International Congress on Nanotechnology and Research Infrastructures. Reporting Fact Sheet Reporting Results. Fact Sheet Reporting Results. Final Report Summary - GENNESYS International congress on nanotechnology and research infrastructures Executive summary: Synchrotron radiation and neutron scattering - originally developed for investigation in basic science - are increasingly used for technological applications.
These sophisticated methods are bound to the use of large infrastructures and provide information on individual molecules and atomic structures on the surface and in the interior of matter. It resulted in a White Book with contributions of about renowned scientists also endorsed by a number of high-ranking personalities in the area of research administration. The first international GENNESYS conference held in May in Barcelona encouraged the community to proceed further towards achieving a more effective structuring of the top-level analytical possibilities of synchrotrons and neutron sources, with the aims of reinforcing their use by a broad spectrum of research disciplines and improving the access of industry to these most advanced analytical tools.
The contributions from United States US and Japan at this conference have shown that in those countries strong, centrally supported activities exist that include the strong participation of industry.
As a follow-up to the conference, concrete steps towards quantifying demand, the design of optimal structures in selected fields, and estimates of the needed resources within the European Union EU over the next 10 years are planned. By the end of , a concise GENNESYS summary document containing concrete policy-relevant recommendations and high-level conclusions on the above-mentioned points will be available.
Every link should be strengthened in the innovation chain, from 'blue sky' research to commercialisation'. More and more, innovation in numerous areas depends on precise knowledge of atomic structures at the limit of present detection capabilities.
This requires not only expensive, state-of-the-art infrastructures and experimental techniques, but also top-class evaluation and interpretation of the data to achieve practical utilisation of the results, as well as highly qualified personnel for technical and scientific support. To provide solutions to the grand challenges over the long term, we propose to establish new high-level technology centres clustered in close proximity to such large-scale infrastructures synchrotrons, as well as neutron sources in Europe in order to carry out research and provide services to different application fields.
In particular, industry partners are typically interested in obtaining solutions for their problems without having to work out highly sophisticated scientific details for themselves. This task could be entrusted to nearby research infrastructures. Technology clusters linking large-scale infrastructures with users would enable them to join forces over the long term and make use of available European coordination mechanisms.
The GENNESYS White Paper puts forth a comprehensive proposal for re-structuring research infrastructures and the surrounding facilities in order to assure globally competitive research in the area of nanotechnology and related areas. This proposal is reiterated in the conclusions of the GENNESYS conference held in May in Barcelona and involves the successive creation of a small number of excellent, thematically oriented technological and scientific centres cf. Through an approach that respects the European scientific and technological landscape, a peer-to-peer level will be achieved within the next few years that matches that of the best US and Japanese facilities.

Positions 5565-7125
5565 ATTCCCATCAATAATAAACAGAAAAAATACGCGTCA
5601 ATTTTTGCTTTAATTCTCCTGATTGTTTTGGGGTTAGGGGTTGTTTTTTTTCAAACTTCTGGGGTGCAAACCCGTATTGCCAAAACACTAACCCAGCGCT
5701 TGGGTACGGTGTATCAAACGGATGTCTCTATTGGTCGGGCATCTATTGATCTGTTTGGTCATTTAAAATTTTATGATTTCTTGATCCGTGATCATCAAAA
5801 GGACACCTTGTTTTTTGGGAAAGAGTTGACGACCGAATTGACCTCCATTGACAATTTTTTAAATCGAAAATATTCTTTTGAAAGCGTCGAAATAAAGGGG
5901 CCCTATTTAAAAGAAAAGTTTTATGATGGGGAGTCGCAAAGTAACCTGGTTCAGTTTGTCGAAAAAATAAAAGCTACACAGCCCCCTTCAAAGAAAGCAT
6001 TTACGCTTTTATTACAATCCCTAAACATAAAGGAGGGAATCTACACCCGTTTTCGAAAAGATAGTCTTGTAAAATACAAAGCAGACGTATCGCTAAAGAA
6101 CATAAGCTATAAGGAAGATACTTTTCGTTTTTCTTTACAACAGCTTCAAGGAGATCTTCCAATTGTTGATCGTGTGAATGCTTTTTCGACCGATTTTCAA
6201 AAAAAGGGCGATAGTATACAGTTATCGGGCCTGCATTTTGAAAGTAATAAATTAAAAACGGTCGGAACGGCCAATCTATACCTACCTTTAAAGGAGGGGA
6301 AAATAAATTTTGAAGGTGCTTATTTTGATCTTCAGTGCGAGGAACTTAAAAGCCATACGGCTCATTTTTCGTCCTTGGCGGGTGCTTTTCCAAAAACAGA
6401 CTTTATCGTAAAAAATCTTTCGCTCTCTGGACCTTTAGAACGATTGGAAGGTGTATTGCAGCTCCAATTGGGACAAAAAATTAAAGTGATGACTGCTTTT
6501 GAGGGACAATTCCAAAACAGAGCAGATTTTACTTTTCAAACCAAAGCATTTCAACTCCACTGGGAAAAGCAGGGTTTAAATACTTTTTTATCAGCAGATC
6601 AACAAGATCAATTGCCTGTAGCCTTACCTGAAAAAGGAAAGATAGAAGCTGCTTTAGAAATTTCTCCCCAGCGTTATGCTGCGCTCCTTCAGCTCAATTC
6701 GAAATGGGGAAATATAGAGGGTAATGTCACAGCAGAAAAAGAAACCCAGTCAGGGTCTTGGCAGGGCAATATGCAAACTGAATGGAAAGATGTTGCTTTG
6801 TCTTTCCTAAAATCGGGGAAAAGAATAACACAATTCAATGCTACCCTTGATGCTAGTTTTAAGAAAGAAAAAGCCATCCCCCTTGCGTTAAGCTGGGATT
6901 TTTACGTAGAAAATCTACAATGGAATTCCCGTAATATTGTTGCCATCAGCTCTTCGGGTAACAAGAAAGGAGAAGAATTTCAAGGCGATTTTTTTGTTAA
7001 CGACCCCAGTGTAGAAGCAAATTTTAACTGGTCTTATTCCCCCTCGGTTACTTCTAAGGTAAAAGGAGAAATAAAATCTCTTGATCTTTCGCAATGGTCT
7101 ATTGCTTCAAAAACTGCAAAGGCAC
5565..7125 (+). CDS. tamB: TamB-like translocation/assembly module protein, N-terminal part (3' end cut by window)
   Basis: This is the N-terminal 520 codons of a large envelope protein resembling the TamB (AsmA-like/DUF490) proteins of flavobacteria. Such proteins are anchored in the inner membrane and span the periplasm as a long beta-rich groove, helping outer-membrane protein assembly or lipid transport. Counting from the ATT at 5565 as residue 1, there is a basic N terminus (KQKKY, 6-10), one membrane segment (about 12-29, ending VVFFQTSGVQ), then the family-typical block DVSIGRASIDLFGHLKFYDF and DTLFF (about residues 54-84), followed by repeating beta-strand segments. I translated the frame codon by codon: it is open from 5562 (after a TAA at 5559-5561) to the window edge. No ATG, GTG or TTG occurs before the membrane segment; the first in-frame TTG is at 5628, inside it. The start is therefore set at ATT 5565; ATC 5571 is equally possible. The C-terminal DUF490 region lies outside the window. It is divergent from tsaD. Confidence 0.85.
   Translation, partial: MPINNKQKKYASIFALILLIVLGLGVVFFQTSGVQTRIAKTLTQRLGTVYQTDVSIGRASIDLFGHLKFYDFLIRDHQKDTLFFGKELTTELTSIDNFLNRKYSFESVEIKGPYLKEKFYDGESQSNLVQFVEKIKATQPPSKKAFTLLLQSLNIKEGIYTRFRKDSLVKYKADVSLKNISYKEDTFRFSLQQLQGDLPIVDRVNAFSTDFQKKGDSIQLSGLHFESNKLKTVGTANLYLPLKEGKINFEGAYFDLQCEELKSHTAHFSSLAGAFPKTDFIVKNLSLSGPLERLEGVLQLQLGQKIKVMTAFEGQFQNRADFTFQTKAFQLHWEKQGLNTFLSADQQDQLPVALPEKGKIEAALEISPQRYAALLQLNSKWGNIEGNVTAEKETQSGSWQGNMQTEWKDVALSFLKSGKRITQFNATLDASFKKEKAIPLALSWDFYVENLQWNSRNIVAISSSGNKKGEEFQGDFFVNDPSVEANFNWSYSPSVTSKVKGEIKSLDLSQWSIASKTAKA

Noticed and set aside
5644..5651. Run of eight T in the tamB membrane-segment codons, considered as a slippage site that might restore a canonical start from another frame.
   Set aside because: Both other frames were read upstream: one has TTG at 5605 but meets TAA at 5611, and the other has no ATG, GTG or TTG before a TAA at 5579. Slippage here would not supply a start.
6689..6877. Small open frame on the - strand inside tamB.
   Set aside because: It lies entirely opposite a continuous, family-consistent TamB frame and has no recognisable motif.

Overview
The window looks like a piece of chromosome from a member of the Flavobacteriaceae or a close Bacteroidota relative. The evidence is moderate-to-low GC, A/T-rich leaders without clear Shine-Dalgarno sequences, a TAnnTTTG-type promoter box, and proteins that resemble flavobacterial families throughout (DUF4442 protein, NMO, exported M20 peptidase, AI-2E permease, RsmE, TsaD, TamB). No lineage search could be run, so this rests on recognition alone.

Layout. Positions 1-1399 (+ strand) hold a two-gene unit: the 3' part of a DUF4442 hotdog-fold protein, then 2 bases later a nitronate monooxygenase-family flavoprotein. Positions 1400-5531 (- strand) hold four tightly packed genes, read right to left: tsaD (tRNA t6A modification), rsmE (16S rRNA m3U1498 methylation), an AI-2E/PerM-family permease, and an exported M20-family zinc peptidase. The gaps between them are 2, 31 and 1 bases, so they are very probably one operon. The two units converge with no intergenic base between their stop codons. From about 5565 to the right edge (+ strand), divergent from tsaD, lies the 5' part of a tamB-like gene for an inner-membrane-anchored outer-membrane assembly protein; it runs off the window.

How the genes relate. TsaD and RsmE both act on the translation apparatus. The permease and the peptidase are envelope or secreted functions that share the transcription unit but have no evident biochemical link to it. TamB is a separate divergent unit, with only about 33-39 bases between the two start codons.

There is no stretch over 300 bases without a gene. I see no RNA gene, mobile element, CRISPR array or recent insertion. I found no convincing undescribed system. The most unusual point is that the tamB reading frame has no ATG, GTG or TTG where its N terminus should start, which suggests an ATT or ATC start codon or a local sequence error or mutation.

The final goal of GENNESYS is a strategic contribution of existing large European infrastructures related to nanotechnology synchrotron radiation, neutron sources, laser facilities, computing infrastructure , with the aim of re-structuring European nanotechnology research, similar to the European nanotechnology action plan.
A timely delivery of results which are a basis for innovations in areas, such as information technology, materials science, energy technology and, increasingly, in medicine, biology and biotechnology will be assured and will make possible transcending the borders between established disciplines. These highly precise methods will support standardisation and metrology activities, which are also strong drivers for innovations. In addition, contributions to solving questions relating to the safe use of nanomaterials will be facilitated through these activities.
Other necessary prerequisites comprise education and training, as well as capacities needed for the interpretation of experiments, simulation and in some cases experimental production facilities for in-situ analysis of the production processes, since nanotechnology contributes to all parts of the value chain.
Representatives from the participating research infrastructures, nanosciences community and interested industry partners will elaborate long-term roadmaps in close cooperation with the national funding bodies and the EC. An appropriate governing structure will be established after obtaining the necessary mandate from these actors. In this way, an important contribution to closing the 'innovation gap' between excellent European research and the relatively low take-up of research results in innovative products will be achieved.
Project results: - Congress conclusions The congress has highlighted the key conclusions and recommendations of the GENNESYS White Paper on how to develop a European strategy for nanotechnologies that integrate universities, research laboratories, industry and European research infrastructures.
International key authorities from research, education, industry and policy-makers have met in Barcelona for two days. The audience and speakers list included high-level representatives from the US National Science Foundation, the US Department of Energy, the EC, research directors from all major European research centres, and representatives from the chemicals industry, car manufacturers and semiconductor technologies. The congress accentuated the need for addressing the grand challenges of our modern society: - How do we arrive at new and more efficient energy concepts?